When your job consists of teaching and hanging out with seven- and eight-year-olds, there are many moments of unexpected fun — like joke writing during our morning snack break. (Ask my kids the one about a ghost's favorite fruit.) Even so, Wednesdays from 11:00 to 11:30 a.m. are dependably the best part of our week. This is reserved sketching time: the students imitate blue herons by John James Audubon, the paintings of Sandro Botticelli, and recently, Vincent van Gogh.
Early in the year, I established the rhythm of listening to classical music while they sketch. We've cycled through Mozart's piano sonatas, Vivaldi's Four Seasons, and Haydn's "Surprise" Symphony. This music fosters an atmosphere of calm diligence, which is lovely; no teacher would argue with me about that. Classical music, though, was not written to be background noise. We listen actively to these timeless works, some for the first time, and discuss what we are hearing. The conversations we have as the students sketch are a delight.
I wanted to introduce my students to the world of classical vocal music — which is, for me, the height of music arts. As a singer, I've spent years in choir rehearsals and voice lessons. Christmas was approaching. I decided to use Handel's Messiah for our next sketching time, but I had to consider the execution.
When I played the King's Singers for a group of second graders last year, you'd have thought I was showing stand-up comedy. The trained singing voice can be difficult for the untrained ear to understand. Kids (and some adults) tend to treat things they don't understand as jokes: if they don't get it, it must be of little value and therefore ridiculous.
Before we listened, I took time to explain the significance of Messiah and noted that many people listen to it every year at Christmastime. I also talked with the students about how hard musicians work in order to sing this way and gave a quick synopsis of the soprano aria I was going to play. They listened with grave seriousness. We made observations: she could sing loud and soft, low and high, slow and very fast. No laughing whatsoever.
The next week, they asked to listen to Messiah again. Since I had made my own opinions of the piece clear, I was suspicious of flattery, but the students engaged in the music openly and honestly. In the Wednesdays leading up to Christmas break, we worked through a significant portion of Messiah. The students contemplated recitatives, arias, and choruses with generous minds.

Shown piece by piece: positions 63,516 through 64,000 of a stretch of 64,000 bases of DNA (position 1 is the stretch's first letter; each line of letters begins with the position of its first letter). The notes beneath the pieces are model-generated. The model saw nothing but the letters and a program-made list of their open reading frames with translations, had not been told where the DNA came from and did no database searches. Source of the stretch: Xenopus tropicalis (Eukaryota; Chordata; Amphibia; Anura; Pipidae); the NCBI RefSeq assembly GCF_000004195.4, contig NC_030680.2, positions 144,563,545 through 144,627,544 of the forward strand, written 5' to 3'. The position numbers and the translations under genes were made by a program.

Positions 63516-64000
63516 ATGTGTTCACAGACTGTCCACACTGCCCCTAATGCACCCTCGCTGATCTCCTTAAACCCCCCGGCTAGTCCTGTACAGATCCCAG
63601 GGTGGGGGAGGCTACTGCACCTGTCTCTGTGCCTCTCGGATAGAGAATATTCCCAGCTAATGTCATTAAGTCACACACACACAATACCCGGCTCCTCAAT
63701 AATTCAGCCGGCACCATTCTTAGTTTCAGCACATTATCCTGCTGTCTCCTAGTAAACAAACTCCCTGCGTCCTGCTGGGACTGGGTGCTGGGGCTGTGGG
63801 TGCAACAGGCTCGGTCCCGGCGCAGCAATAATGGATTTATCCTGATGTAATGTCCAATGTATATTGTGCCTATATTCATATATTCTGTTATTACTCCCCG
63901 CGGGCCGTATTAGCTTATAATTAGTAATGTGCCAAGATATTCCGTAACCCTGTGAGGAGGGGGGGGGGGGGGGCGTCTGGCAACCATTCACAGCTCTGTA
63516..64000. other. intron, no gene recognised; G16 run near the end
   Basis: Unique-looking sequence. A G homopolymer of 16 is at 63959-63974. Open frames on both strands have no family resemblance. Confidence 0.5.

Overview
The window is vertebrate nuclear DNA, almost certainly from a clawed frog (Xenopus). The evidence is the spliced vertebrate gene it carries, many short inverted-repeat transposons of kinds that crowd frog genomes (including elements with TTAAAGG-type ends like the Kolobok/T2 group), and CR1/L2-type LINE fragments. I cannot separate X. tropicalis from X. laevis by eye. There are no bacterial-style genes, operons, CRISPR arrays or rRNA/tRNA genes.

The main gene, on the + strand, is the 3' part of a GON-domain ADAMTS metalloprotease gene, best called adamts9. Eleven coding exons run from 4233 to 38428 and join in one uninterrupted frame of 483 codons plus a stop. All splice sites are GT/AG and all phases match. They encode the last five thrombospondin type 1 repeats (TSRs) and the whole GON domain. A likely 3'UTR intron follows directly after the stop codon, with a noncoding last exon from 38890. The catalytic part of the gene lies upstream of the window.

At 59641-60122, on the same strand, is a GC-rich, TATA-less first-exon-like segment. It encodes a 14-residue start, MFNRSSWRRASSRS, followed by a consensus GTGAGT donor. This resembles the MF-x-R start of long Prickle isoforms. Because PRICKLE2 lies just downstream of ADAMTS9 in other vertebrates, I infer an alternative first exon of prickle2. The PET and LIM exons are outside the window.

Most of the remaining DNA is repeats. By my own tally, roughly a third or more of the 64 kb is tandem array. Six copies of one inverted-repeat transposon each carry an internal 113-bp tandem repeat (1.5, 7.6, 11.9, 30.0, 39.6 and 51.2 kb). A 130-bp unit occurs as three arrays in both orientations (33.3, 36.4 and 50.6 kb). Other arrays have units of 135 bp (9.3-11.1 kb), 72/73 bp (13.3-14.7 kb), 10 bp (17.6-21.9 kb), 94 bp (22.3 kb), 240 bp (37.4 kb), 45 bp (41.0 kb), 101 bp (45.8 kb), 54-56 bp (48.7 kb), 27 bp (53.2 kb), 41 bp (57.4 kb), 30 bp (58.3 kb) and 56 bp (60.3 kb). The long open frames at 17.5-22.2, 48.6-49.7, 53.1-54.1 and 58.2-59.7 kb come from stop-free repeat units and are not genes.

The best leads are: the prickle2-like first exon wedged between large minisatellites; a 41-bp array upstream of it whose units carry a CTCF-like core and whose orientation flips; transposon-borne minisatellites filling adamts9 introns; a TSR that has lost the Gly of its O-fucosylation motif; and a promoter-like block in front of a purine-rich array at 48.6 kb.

We discussed the definitions of the words soprano, alto, tenor, and bass, and distinguished new sounds, like that of the harpsichord. We noticed how the choir and the soloists took turns singing and text painting: how Handel wrote the music to sound like what the text says, so we can know what the words mean even if we can't understand what they are, as in the chorus "All We Like Sheep Have Gone Astray."
The students were probably feeding at least a little bit off of my enthusiasm — but isn't that alright? We all discover our passions at the feet of instructors invested and passionate enough to extend a little of their fire to us. Maybe that transferred spark ignites, and maybe not. The important thing is that we experience it. Then we get to choose: yes or no? My students could choose yes to fractions, insect life cycles, the Battle of Marathon, Vincent van Gogh, or George Frideric Handel. They could just as easily choose no.
I don't use music in the classroom as a sort of aural sedative (though the thought has crossed my mind on certain days when the moon is full). I use music in the classroom as an invitation to a realm few of my students have visited. I get to play Messiah's majestic overture and watch their eyes, hear their impressions, and answer their questions.
The music is new for them, and their world expands. I listen with them, as if for the first time, and it is new again for me.
Allison Wall is a fiction and essay writer currently living in the Twin Cities. As a semi-retired intermediate musician, she is always on the lookout for ways to combine music with writing.
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